The frustration felt by insolvency practitioners and landlords alike as a result of the decisions in Goldacre (Offices) Ltd v Nortel Networks UK Ltd (In Administration)  and Leisure (Norwich) II Ltd v Luminar Lava Ignite Ltd (In Administration)  has now been resolved following the decision in Pillar Denton Ltd & Ors v Jervis & Ors.
Lord Justice Patten in giving the lead judgment summed up the position under the current case law as follows:
‘The result of Goldacre and Luminar has left the law in a very unsatisfactory state. If rent is payable in arrears then the office holder must pay the rent as an expense of the liquidation or administration for any period during which he retains possession of the property for the benefit of the insolvency process. If appropriate, that liability will be apportioned so as to reflect, as precisely as possible, the true extent of the benefit. If, by contrast, the rent is payable in advance no such apportionment is possible. In some cases this will result in the office holder paying more than the true benefit (as in Goldacre). In other cases it will result in his paying less (as in Luminar).’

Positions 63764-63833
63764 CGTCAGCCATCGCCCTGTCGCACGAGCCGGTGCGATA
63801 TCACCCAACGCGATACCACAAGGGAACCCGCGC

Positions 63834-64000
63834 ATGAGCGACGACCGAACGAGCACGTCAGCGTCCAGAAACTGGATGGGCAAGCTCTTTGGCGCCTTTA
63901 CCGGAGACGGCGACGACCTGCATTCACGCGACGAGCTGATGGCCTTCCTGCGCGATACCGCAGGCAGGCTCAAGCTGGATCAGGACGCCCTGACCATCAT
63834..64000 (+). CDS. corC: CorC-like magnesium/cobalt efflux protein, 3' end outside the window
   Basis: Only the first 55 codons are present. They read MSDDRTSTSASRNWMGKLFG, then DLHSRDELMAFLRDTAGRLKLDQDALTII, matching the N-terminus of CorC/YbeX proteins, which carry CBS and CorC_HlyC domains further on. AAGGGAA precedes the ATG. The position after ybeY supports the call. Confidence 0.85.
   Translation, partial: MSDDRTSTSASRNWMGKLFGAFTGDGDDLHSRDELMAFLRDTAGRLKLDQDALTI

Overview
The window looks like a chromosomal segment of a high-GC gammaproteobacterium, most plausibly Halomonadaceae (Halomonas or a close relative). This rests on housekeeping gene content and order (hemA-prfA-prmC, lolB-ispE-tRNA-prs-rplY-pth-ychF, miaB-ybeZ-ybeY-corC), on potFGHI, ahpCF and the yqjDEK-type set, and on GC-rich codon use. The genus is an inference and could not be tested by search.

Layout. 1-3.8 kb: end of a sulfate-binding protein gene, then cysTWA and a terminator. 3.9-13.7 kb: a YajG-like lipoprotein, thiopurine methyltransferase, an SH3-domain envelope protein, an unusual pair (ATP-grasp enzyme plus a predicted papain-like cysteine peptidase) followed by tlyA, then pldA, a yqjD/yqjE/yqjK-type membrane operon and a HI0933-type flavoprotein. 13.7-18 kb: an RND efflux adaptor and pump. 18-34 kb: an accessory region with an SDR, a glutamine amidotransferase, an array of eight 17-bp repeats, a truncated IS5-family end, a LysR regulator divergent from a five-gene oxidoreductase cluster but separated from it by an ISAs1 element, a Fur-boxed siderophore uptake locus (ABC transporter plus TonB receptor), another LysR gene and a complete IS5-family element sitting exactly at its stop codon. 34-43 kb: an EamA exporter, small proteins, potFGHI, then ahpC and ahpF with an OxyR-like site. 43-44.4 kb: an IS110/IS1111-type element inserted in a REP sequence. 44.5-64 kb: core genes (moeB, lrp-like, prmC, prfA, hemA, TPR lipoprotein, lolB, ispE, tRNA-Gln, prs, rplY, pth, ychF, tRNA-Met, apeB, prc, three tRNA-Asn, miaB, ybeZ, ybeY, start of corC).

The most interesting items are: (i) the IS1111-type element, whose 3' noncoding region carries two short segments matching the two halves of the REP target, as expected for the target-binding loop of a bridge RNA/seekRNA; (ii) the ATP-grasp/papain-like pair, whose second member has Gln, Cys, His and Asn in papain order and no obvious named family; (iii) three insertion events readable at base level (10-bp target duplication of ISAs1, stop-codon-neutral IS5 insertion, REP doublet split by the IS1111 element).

In a unanimous decision Lord Justices Patten and Lewison and Lady Justice Sharp, in overturning both Goldacre and Luminar, held that when dealing with rent payable in advance that rent should be treated as accruing day to day. That is where an insolvency practitioner retains possession of a property for the benefit of the insolvency process that rent should be treated as an expense of the administration or winding up.
As such, the treatment of rent following the winding up or administration of a company has been returned to the position as it was understood to be before the decision in Goldacre (as suggested as the equitable solution in my previous blog on this subject).
This decision is one which provides certainty and fairness to insolvency practitioners alike and more importantly removes the incentive for companies who are struggling to try and carry on trading until the next ‘quarter date’.